Monday, 21 January 2019

The Admiral Nelson and beyond

Today is a murky Monday but, needing to walk, I decided to drive out to Braunston. I made a canalside pub, the Admiral Nelson, my destination. There I parked up and set off.

The Admiral Nelson, serving up good food in an interesting setting, is very
popular. Braunston, 21 January, 2019
In the summer this stretch of the canal, the Grand Union, presents a colourful sight with the locks constantly in use. Today a few 'barges' were moored up, in some cases with smoke billowing from their chimneys, but there was nothing on the move.

The Grand Union Canal, Braunston.
21 January, 2019
I crossed the canal bridge at this point, curious to know why so many vehicles also made use of this bridge. In about a quarter of a mile  I came to another bridge, this one crossing the trackbed of the Great Central Railway. Fifty or so years ago this was a busy line, with  'windcutter' trains hauling their heavy loads of coal down to London, returning later with a train of empty wagons making for the Notts, Yorkshire and Derbyshire coalfields. The Clean Air Act of 1956, introduced in the wake of dreadful London smogs, helped to bring an end to this traffic, making the line rather redundant.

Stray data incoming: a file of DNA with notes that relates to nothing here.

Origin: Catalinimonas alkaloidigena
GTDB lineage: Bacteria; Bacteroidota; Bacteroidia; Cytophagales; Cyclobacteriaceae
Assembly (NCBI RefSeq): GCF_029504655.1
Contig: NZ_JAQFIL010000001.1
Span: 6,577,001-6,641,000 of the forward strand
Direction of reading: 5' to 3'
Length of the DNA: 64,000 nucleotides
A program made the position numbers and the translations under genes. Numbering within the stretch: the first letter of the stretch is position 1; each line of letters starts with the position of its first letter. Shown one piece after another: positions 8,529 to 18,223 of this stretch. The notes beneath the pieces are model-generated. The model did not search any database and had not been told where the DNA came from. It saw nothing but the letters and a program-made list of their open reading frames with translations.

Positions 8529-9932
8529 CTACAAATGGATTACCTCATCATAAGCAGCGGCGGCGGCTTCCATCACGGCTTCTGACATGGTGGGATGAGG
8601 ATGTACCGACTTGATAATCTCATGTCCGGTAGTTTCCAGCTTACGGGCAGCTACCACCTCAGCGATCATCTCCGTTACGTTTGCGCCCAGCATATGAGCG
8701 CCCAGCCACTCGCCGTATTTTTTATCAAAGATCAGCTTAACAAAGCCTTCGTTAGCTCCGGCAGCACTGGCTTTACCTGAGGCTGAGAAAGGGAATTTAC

The old track looks forlorn, with farm vehicles the only form of transport now using the route. Sadly there is no right of way.

Looking north along what was once the Great Central Railway.
Near Braunston, 21 January, 2019
In any case, an approach to the track would now be difficult, with thick mud surely deterring even the most resolute of ramblers - although there was evidence that someone or something (sheep?) had made an attempt.

This approach to the old railway track was mega-muddy!
Braunston, Northants. 21 January, 2019
The day remained murky. Looking back towards Braunston the church spire, normally a prominent feature in the landscape, was shrouded in mist.

The spire of Braunston's church is just about visible.
21 January, 2019

Brrr! Time to do an about-turn and make my way back to the car. There was just time to do a quick examination of fences and tree trunks for lichens.

Nothing exciting came to my attention but it was interesting to note how, as a tree grows and the trunk swells, any lichens present tend to split vertically.

Lichens had split vertically as the tree trunk had grown.
Braunston, Northants. 21 January, 2019

I had walked for about a mile and not seen a soul. I wasn't sorry to be going.

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